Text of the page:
• To specify a memory address to copy from, specify two things :
• A register which contains a pointer to memory
• A numerical offset (in bytes), or a register which contain an offset
• The desired memory address is the sum of these two values
• Example 1: [ v1 , #8 ]
• Specifies the memory address pointed by the value in v1 + 8 bytes
• Example 2: [ v1, v2 ]
• Specifies the memory address pointed by the value in v1 + v2
Data Transfer : Memory to Register (3)
• LDR 1, [ 2, 3 ]
• 1 : register that will receive value
• 2 : register containing pointer to memory
• 3 : numerical offset in bytes or

another shifted index register

• Example
• LDR R0, [ R1, #8]
• LDR R0, [ R1, R2]

Offset

Base register

Index register

Example 1
• Given a table of memory address and its stored data, What the value in R0, R1, and R2 after executing the programs

ENTRY

start

LDR R2, =0x40000000

MOV R3, #4

LDR R0, [R2, R3]

LDR R1, [R2, #16]

END

• Pre Indexed Load Instruction Syntax :
• LDR 1, [ 2, 3]!
• 1 : register that will receive value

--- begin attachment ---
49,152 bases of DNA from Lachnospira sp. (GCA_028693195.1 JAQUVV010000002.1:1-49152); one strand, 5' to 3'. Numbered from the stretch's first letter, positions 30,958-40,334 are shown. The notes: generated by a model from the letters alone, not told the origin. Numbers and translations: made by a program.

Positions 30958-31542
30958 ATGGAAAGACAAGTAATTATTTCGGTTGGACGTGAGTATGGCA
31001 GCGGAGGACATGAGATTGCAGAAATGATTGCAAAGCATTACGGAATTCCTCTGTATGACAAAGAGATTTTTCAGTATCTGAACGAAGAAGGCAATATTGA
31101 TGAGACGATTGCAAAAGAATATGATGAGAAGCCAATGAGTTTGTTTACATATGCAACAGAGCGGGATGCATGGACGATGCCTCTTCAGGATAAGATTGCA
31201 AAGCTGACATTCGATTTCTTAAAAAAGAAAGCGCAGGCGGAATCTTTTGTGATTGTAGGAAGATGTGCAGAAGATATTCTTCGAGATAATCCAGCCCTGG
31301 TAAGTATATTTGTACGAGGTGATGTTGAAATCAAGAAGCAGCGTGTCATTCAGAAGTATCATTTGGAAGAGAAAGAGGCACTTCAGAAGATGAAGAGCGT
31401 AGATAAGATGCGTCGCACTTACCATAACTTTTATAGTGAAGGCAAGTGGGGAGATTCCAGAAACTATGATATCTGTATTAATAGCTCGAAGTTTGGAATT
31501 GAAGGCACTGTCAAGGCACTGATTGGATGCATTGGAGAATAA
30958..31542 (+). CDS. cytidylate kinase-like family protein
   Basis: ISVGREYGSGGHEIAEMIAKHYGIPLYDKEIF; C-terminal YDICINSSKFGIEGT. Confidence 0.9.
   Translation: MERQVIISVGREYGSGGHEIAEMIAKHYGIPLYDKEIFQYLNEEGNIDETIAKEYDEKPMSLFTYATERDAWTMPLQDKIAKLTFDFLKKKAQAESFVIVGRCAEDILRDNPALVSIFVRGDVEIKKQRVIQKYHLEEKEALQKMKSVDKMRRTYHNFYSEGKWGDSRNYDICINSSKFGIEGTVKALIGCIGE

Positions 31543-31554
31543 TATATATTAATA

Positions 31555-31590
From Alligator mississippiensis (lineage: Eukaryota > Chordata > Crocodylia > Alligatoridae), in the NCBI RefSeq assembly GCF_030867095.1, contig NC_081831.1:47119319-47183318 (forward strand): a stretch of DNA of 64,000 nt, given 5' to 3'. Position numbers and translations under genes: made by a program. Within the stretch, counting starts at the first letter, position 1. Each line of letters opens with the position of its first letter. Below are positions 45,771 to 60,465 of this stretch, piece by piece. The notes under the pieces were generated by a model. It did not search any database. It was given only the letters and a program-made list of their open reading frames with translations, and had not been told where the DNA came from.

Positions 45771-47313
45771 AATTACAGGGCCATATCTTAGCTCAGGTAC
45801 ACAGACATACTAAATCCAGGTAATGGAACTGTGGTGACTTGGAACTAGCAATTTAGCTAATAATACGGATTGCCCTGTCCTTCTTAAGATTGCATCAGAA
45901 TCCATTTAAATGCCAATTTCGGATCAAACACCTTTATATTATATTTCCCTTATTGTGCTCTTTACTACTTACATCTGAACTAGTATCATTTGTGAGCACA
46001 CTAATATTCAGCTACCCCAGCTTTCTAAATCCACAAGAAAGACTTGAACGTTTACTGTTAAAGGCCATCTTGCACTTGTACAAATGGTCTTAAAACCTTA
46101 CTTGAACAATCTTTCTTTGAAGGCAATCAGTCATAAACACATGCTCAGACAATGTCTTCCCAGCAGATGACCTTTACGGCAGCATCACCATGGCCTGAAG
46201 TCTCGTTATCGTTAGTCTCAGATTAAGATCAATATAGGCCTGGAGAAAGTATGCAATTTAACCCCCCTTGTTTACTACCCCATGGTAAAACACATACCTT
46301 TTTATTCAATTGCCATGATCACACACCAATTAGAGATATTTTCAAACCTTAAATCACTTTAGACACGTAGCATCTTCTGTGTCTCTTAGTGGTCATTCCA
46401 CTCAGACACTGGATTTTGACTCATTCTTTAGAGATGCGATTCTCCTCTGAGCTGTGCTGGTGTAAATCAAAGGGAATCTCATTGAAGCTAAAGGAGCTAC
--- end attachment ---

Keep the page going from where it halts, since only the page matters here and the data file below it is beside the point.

• 2 : register containing pointer to memory
• 3 : numerical offset in bytes or

another shifted index register

• This instruction will take 2 step
• 1) Register “1” loads the value from the memory pointed by the pointer in “2”, add “3” bytes
• 2) “2” is updated by computed sum of “2” and “3”
• Example : Let R1 = 0x4000 0000
• LDR R0, [R1, #0x12] !
• Load R0  mem[ R1 + 0x12 ] ; R0  mem [0x4000 0012]
• Update base register : R1  R1 + 0x12 ; now R1 = 0x4000 0012
Example 2
• Given a table of memory address and its stored data, What the value in R0, R1, R2 after execution the programs

ENTRY

start

LDR R2, =0x40000000

MOV R3, #4

LDR R0, [R2, R3] !

LDR R1, [R2, #16] !

END

• Post Indexed Load Instruction Syntax :
• LDR 1, [ 2 ] , 3
• 1 : register that will receive value
• 2 : register containing pointer to memory
• 3 : numerical offset in bytes or

another shifted index register

• This instruction will take 2 step
• 1) Register “1” loads the value from the memory pointed by the pointer in “2”
• 2) “2” is updated by computed sum of “2” and “3”
• Example : Let R1 = 0x4000 0000
• LDR R0, [ R1 ], #0x12
• Load R0  mem[ R1] ; R0  mem [0x4000 0000]
• Update base register : R1  R1 + 0x12 ; now R1 = 0x4000 0012
Example 3
• Given a table of memory address and its stored data, What the value in R0, R1 and R2 after execution the programs

ENTRY

start

LDR R2, =0x40000000

MOV R3, #4

LDR R0, [R2], R3

LDR R1, [R2], #16

END

Data Transfer : Register to Memory